Water is known to be thousands of times more efficient at dissipating heat than air and years ago was the means of cooling mainframes in data centers. But as IT infrastructures moved away from mainframes and toward distributed environments, air cooling became more prevalent. With the Power 575, IBM has announced that cooling may come full circle.
"Liquid cooling was actually quite common in the late '80s and early '90s, with companies dealing with the first wave of heat-related issues in data centers," said Charles King, an analyst at Pund-IT Inc. "More recently there has been a significant resistance to liquid, but it's so much more efficient a cooling system than air."The barrier for liquid cooling
There are some signs that liquid cooling is taking hold, but data center managers remain reluctant. In a SearchDataCenter.com purchasing intentions survey last year, more than 60% said they don't use liquid in their data center and have no plans to do so. But in a recent Uptime Institute survey, about one-third of respondents said they are or will use liquid-cooled cabinets. And in its report to Congress last year on data center power consumption, the federal Environmental Protection Agency said that "direct liquid cooling" could lead to an 80% improvement in facility energy efficiency.
It's not that data center cooling systems don't include any water at all. In both raised-floor and overhead facility cooling infrastructures, water is piped into the computer room air conditioners (CRACs), which then blows cold air to the servers. Vendors like Emerson Network Power and American Power Conversion Corp.(APC) also build cooling systems that sit on top of or in between racks that have water piped to them, and IBM has the Rear Heat Door eXchanger, which attaches to the back of the rack and acts like a car radiator for IT equipment.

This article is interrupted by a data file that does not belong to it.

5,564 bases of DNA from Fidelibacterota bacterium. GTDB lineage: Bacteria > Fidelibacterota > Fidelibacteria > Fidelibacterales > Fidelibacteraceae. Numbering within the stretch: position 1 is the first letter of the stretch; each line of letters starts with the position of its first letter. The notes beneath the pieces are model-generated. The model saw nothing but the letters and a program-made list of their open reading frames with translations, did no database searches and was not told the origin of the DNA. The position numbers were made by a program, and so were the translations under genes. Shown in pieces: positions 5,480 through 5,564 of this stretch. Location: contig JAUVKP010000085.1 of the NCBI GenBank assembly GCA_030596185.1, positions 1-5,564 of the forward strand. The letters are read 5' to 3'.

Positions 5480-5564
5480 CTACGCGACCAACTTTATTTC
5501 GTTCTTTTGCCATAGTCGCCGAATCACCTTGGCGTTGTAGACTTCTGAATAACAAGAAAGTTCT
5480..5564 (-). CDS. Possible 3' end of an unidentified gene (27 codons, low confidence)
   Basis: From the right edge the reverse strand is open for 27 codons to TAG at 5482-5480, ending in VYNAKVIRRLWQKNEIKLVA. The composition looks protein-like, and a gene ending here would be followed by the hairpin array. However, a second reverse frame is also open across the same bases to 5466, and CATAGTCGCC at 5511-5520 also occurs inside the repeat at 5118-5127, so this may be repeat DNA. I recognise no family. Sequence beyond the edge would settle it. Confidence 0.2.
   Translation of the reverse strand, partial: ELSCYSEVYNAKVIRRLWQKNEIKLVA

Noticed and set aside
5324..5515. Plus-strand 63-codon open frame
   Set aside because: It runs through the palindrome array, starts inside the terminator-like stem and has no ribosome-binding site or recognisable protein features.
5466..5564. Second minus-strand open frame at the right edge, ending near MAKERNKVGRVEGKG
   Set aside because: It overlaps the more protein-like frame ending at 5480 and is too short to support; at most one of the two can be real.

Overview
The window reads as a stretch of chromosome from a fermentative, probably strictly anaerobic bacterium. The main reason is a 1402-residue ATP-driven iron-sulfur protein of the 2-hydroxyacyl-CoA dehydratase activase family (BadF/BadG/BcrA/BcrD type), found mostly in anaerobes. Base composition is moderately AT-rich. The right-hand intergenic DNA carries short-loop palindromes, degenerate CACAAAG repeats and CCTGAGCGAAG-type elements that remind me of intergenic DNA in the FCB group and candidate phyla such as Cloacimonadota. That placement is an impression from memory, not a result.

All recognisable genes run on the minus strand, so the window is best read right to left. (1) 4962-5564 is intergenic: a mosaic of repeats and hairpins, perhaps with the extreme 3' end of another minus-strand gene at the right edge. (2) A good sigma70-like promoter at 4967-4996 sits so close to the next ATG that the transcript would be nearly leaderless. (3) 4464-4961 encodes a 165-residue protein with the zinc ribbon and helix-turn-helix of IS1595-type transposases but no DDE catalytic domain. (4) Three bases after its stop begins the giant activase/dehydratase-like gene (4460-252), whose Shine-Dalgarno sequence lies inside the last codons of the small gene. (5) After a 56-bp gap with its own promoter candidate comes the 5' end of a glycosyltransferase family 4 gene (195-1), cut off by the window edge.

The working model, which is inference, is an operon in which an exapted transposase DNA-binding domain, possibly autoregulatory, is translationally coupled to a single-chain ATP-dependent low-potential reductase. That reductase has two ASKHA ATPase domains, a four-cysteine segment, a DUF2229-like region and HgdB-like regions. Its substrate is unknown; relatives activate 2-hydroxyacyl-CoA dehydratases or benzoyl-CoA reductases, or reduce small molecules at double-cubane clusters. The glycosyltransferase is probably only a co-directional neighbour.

Still, IT departments have become jittery about placing water too close to IT equipment.But the 575, which runs AIX and Linux and will be available starting next month, may dispel those fears. The new Hydro Cluster, as IBM calls it, includes the following features:
- It includes 14 servers that include 16 dual-core 4.7 GHz Power6 processors each, with a total of 224 processors and 448 cores.
- Up to 256 GB of RAM per server, for a total of about 3.5 TB of memory in a single server cabinet.
- Water piping that threads through the rack and into the server, including water-chilled copper plates that sit on the processor heat sinks.
- The ability to run AIX, Novell SUSE Linux Enterprise Server, and Red Hat Enterprise Linux.
Here is a video of the cooling in action:
"Obviously we're not just using garden hoses or pipes you use in your house," said IBM Power Systems General Manager Ross Mauri. "All couplings and connectors are high-end leak-proof, and there is active monitoring on all water valves and pressure."
Threaded throughout the entire rack, the piping pumps in cold water to the chips and pumps out the resulting hot water away. IBM is promoting the idea of then using the warmed water for other means, such as heating a nearby office. Mauri said that most of the IBM engineers that worked on this cooling system helped to build and maintain water-cooled mainframes back in the day.
While IBM is offering water-cooled servers, other companies such as SprayCool have cooling products using a different kind of liquid that won't ruin electronics if it touches them.
"The issues around water and electronics cause some natural concern," King said. "The fact is if the design is well engineered, any liquid should be fine. The good thing about water is it is more available and less expensive than other specialized coolants."
Will IBM start offering water-cooled versions of all its servers? Mauri said that's still a matter of speculation. He cited the company's Cool Blue Rear Door Heat eXchanger, which provides water-cooling to the back of the rack – not as close as on the processor heat sinks, but still closer than to the CRAC units. Still, the Power 575 gives IBM a chance to introduce the idea of water-cooled servers back into discussion with its customers.
"We're always looking at different types of cooling," Mauri said. "I think we'll educate folks so that the scare factor goes down.
In addition to the 575, IBM introduced the Power 595, similar to previous 595 models, but now including dual-core Power6 processors that can run as fast as 5 GHz. The machine will be able to run AIX, Linux and the newly named IBM i.